It's a step in right direction: Actress on SA's first gay romcom, 'No Hiding There'

21 February 2021 - 00:00
Actress Nicole Bessick with director Gabe Gabriel.
Actress Nicole Bessick with director Gabe Gabriel.
Image: Supplied

When he was approached to make a romantic comedy for Showmax, filmmaker Gabe Gabriel knew he had to highlight regular day-to-day queer life instead of the trauma commonly portrayed in films about the gay community.

No Hiding There, billed as SA's first gay romantic comedy, premiered last week. It was made to "normalise the lived experience of people who are queer beyond the closet".

Producer Zandré Coetzer approached Gabriel to write about "queer joy rather than queer trauma". The movie is set in a small South African town, where a drama teacher accidentally plays gay porn at the biggest school event of the year.

This forces him, and the event's guest and featured artist - a big-city celebrity and closet homosexual - into hiding from the outraged community. The two are propelled out of their "normal lives" into an unpredictable weekend at the teacher's house, hiding from their problems.

"I think paradigm shifts in culture and society happen largely in tandem with shifts in media and representation," Gabriel said.

"So while No Hiding There isn't a story about a group of queer activists who tackle South African institutions and structures that continue to harm LGBTQIA+ people, I believe the more we make positive films like this super gay romcom, the more freedoms will be afforded to the queer community.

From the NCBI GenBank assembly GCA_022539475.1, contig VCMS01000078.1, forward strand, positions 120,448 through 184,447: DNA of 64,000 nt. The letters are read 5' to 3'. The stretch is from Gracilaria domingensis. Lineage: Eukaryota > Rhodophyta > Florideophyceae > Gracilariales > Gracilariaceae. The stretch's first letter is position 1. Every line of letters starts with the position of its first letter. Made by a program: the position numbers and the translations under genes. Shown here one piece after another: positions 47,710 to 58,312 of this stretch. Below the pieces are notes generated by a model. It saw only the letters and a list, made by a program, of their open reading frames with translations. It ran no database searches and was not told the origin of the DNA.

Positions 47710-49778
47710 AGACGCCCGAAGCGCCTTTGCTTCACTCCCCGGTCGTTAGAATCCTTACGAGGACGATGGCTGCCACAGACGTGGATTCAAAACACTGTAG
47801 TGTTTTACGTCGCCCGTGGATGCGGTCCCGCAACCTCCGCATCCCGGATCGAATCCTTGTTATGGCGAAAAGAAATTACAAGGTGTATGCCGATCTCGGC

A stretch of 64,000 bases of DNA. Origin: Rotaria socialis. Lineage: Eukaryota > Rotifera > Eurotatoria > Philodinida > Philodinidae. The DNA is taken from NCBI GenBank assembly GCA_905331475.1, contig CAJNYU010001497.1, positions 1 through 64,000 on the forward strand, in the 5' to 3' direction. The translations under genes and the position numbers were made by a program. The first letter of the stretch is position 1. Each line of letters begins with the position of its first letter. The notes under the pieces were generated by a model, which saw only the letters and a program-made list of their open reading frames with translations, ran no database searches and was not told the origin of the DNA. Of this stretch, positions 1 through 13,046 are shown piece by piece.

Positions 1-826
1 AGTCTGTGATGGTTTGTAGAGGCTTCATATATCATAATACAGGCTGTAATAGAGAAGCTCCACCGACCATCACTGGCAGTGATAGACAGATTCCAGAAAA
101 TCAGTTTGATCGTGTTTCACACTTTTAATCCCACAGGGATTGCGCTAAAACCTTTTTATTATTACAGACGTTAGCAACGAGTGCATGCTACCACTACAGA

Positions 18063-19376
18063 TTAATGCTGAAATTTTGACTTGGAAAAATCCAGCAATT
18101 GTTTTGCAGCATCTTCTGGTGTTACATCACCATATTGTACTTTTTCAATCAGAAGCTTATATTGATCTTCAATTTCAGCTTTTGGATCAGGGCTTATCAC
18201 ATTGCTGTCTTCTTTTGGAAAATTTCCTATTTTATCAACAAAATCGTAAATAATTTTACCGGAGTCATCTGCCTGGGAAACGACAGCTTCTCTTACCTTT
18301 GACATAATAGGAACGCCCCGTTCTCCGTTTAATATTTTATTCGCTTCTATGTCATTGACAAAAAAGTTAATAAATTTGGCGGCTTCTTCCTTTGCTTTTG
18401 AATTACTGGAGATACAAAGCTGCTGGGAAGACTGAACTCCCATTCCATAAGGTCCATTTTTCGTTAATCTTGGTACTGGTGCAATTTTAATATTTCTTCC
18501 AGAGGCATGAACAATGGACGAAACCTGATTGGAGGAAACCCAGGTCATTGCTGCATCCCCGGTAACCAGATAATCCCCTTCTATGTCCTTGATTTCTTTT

"I got together with two other queer writers, Kelly-Eve Koopman and Nico Scheepers. We brainstormed ideas that would keep our story small and contained but still feel to some degree universal and magical."

Actress, television presenter and boxing fanatic Nicole Bessick, who featured in the Netflix hit Black Mirror and soapie Binnelanders, scored a role in the movie as Jamie-Lee, an aspiring radio DJ.

She said: "I loved every second. This movie is a step in the right direction … This film was made 'by the gays, with the gays, for the gays' - as our director puts it."

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